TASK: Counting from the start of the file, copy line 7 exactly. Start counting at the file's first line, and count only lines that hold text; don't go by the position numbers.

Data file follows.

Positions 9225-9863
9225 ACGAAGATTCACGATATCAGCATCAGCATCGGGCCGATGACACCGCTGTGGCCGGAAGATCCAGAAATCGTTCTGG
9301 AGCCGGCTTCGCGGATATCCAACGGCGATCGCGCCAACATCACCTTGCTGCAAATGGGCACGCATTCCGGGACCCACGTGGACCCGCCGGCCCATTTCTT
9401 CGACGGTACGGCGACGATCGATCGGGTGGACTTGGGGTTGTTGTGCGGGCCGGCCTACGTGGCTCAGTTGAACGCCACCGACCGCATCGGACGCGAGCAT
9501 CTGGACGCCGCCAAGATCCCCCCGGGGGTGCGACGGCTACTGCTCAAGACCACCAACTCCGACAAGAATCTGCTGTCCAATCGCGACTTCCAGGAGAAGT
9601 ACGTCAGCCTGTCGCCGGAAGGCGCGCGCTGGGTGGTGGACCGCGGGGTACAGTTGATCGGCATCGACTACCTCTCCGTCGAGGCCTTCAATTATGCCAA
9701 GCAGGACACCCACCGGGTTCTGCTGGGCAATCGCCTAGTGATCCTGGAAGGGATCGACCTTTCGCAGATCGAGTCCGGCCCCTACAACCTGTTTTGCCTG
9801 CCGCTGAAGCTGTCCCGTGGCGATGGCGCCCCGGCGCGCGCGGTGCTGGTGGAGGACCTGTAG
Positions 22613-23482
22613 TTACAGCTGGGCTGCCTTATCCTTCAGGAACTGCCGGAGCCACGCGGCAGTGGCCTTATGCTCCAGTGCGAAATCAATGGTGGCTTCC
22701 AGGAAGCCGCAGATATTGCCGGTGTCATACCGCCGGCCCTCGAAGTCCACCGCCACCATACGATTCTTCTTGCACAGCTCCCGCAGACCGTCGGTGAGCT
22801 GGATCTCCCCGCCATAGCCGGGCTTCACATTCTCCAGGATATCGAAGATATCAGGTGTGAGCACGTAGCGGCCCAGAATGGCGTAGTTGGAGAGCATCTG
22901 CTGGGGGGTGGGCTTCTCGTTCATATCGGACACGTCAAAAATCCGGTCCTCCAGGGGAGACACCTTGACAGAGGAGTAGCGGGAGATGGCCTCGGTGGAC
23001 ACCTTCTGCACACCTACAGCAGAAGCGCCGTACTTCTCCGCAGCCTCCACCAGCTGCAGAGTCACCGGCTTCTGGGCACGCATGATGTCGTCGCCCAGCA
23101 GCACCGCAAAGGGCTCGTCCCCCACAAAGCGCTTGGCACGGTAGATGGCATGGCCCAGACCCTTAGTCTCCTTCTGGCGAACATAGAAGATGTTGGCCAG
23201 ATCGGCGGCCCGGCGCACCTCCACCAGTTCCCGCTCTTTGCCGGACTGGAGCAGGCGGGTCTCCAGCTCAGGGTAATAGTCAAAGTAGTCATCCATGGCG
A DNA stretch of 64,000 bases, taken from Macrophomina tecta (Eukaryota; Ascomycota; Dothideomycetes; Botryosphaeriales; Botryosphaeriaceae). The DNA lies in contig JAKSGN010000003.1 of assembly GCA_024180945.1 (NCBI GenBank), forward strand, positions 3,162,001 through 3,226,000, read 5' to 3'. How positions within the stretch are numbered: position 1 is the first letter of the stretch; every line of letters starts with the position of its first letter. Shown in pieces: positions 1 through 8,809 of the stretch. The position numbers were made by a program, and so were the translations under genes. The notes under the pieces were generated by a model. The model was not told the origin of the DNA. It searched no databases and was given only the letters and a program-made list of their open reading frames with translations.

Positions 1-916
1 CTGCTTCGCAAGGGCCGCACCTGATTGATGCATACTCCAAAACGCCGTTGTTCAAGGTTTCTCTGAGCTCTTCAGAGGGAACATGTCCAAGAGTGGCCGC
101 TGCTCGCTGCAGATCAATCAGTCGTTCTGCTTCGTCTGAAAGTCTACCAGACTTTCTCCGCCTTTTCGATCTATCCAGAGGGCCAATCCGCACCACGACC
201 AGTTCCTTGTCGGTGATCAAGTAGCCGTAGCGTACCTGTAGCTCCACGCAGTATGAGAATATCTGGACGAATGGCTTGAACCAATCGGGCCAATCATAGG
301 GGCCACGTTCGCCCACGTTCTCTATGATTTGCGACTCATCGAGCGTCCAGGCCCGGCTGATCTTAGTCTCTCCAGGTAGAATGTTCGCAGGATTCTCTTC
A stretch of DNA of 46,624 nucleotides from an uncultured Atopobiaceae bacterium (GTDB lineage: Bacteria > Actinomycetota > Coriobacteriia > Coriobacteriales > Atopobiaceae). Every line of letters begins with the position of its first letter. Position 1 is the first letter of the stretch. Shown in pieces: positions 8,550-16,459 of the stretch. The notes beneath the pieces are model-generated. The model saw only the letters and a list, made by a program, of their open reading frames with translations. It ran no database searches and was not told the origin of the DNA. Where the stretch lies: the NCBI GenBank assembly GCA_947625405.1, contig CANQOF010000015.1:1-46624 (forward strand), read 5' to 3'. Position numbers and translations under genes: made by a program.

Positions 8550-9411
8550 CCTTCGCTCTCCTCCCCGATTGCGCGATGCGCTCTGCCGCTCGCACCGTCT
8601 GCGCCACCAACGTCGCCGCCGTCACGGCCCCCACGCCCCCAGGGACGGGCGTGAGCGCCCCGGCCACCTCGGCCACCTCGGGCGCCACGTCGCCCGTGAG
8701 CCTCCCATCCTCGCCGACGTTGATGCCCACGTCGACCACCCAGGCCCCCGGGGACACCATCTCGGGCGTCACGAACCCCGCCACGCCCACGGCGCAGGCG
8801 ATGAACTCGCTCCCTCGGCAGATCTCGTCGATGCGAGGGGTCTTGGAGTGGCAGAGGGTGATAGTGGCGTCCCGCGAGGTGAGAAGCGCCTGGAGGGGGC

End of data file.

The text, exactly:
9701 GCAGGACACCCACCGGGTTCTGCTGGGCAATCGCCTAGTGATCCTGGAAGGGATCGACCTTTCGCAGATCGAGTCCGGCCCCTACAACCTGTTTTGCCTG